Psychological vs physical safety – Understanding psychosocial risks at work

Is your organisation adopting the right strategies to be truly effective at reducing stress and increasing wellbeing for all employees?

The modern workplace is becoming increasingly stressful for many people. It is characterised by high workloads, employees being bombarded with emails, texts and calls, people rushing from one meeting to the next and poor work/life balance with mobile phones glued to our hands.

The result: This environment is increasing the impact of negative psychosocial risk factors at all organisational levels. These are factors associated with the way individuals react with the demands of their job and their work environment. Common workplace psychosocial risk factors include high work demands, low job control, low co-worker support, poor quality of leadership, lack of role clarity, lack of management feedback and recognition and acknowledgement.

Research indicates that this environment is not only costing Australian businesses a significant amount annually, but we’re also missing out on significant savings by not managing the impact of this environment on our employees. Recent reports by SafeWork Australia and Gallup Poll revealed:

  • Depression costs $8 billion per annum in Australia and $693 million of this is due to job strain and bullying.[1]
  • Workers with mild symptoms of depression take twice as many sick days.
  • $18 billion per annum would be saved across Australian business if the mental wellbeing of the 25% least psychologically healthy workers could be raised to the top 25%.
  • There is a significant link between workplace wellbeing and employee engagement – highly engaged organisations have 21% higher productivity, 37% lower absenteeism, 65% lower turnover and 22% more profitability.[2]

How are organisations managing these risk factors?

In our experience, unfortunately many organisations take a purely reactive approach to dealing with these issues. For example, they set up an Employee Assistance Program (EAP) to enable stressed employees to seek counselling support anonymously; they run courses on resilience and stress management for employees; they buy weekly fruit bowls to encourage healthy eating and encourage personal ownership of employee wellbeing.

Whilst sometimes helpful to individuals, using only reactive approaches to managing stress and psychosocial risks is usually very ineffective in the longer term and only provides bandaid solutions.

In our experience, organisations that take a ‘systems approach’ which is focused on prevention, are seeing significant benefits across their organisation and finding this a more sustainable, long-term approach to stress and the management of psychological and psychosocial safety.

What is a systems approach?

A systems approach involves implementing a combination of more enduring, organisational and individual strategies that can be defined as primary, secondary or tertiary preventative strategies.

  • Primary preventative strategies are organisational level activities that identify and address stressors at their source.
  • Secondary preventive strategies are individual level strategies that help employees to manage stress.
  • Tertiary prevention strategies assist employees to recover/rehabilitate from stress-related illnesses.

While this approach requires a great deal of support and participation from members of an organisation and needs to be tailored very specifically to the organisation’s needs and context, the long term benefits in the form of increased productivity outweigh this investment.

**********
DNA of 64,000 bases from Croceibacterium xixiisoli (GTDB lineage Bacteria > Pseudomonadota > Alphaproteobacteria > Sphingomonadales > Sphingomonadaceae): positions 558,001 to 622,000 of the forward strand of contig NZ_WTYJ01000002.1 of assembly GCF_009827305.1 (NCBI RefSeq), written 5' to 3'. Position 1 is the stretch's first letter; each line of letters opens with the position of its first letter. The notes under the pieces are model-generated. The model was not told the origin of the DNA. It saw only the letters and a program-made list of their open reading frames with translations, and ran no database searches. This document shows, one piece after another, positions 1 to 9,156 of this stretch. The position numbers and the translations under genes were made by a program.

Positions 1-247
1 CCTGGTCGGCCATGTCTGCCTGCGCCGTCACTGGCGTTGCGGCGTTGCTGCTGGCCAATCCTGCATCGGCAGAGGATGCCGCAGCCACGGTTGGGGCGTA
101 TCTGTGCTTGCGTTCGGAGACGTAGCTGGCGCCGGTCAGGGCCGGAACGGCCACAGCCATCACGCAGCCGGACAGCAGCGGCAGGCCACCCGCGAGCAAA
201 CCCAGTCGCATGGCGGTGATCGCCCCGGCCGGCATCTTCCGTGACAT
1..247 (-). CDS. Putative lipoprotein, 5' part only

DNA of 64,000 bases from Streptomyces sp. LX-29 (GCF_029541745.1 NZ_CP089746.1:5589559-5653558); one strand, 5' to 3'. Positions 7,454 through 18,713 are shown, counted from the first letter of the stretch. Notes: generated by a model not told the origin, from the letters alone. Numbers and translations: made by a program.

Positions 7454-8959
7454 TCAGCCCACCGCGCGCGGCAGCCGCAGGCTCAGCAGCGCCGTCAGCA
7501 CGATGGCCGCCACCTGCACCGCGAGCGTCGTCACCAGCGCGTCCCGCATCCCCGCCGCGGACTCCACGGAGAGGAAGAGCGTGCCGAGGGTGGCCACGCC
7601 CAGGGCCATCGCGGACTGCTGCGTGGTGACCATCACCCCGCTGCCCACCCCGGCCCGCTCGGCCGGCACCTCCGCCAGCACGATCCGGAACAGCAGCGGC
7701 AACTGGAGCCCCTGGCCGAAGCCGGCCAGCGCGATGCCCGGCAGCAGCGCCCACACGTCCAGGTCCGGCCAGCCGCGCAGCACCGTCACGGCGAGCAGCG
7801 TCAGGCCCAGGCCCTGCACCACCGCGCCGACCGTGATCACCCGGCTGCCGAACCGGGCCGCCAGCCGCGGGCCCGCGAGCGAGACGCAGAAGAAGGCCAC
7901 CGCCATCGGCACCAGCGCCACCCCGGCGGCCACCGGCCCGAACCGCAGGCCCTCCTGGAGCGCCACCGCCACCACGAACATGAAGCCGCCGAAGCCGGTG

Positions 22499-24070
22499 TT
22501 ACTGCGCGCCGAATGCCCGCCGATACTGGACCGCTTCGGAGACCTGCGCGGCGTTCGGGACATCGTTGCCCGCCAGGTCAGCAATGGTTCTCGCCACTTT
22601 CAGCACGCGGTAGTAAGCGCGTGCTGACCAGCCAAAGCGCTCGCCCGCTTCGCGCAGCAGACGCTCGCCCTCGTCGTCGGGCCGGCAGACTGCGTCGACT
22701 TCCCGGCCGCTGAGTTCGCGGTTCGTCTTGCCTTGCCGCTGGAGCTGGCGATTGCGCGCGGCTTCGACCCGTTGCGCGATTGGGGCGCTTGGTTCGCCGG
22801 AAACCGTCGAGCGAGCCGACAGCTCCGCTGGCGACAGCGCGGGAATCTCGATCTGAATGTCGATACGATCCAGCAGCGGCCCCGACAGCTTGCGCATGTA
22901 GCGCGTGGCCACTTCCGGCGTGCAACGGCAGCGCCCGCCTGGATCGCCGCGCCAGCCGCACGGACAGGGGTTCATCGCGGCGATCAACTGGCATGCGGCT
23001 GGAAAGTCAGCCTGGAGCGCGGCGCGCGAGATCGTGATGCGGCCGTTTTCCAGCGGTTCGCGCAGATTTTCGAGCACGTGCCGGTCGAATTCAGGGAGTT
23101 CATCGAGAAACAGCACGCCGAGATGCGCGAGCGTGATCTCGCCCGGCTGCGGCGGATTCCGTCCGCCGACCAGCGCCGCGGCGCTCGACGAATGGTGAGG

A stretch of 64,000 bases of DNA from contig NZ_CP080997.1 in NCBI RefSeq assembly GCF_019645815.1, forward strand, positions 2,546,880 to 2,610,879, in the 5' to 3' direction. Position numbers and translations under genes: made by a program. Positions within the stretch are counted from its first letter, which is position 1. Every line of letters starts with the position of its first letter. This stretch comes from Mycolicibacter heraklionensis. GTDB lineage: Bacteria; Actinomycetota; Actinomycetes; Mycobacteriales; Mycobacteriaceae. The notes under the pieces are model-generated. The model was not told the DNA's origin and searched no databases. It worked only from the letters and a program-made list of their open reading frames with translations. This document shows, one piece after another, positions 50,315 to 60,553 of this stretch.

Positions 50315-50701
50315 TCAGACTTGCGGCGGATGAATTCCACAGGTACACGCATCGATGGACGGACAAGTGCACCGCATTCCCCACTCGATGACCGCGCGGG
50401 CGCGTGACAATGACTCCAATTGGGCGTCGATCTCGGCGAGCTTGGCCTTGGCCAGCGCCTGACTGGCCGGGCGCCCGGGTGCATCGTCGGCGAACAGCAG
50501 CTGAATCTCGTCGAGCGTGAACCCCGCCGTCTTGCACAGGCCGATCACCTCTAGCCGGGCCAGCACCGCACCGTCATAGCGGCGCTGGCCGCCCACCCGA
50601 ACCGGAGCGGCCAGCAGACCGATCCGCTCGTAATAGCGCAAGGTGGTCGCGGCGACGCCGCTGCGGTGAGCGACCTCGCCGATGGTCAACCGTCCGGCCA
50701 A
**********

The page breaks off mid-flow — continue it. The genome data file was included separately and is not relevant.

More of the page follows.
Implementing a systems approach:

Implementation of a systems approach will depend on a range of factors including your organisation’s culture, history, leadership and business and financial circumstances. In our experience, a typical systems based intervention would include the following key steps:

  1. Begin with an audit of the current situation.
  2. We recommend using a survey approach to understand the causal factors behind stress and wellbeing. You may also like to collect further data through the use of interviews and focus groups as well as gathering data on issues such as absenteeism, turnover and WorkCover claims.
  3. Using the data collected, you may next want to consider running an action planning workshop with key stakeholders and decision makers to put a comprehensive 3-5 year strategy together. This strategy and action plan should identify the top 5-6 things [at each level, primary, secondary and tertiary] that the organisation can do to improve wellbeing and reduce workplace stress, whilst also building sustainable business performance.
  4. For example, amongst other initiatives we strongly believe that leadership development should be a critical part of your plan. We know that roughly 70% of culture is about the daily behaviours of leaders and therefore a program to create a culture of wellbeing needs to include all people leaders.
  5. These strategies should then be implemented over time with a disciplinedproject management methodology, including inbuilt review periods.
  6. Finally, the program should be monitored and evaluated for its success and modified along the way to cope with various changes that take place within the business over the period of the program.

What next?

If you are an HR leader and any of this resonates with you, we encourage you to use the information in this article to begin socialising the need to take a systems approach to your actions to make a real and positive difference to the wellbeing of your organisation.

  1. The Australian Workplace Barometer: Report on Psychological Safety Climate and Worker Health in Australia – SafeWork Australia (2012)
  2. Gallup Poll (2012)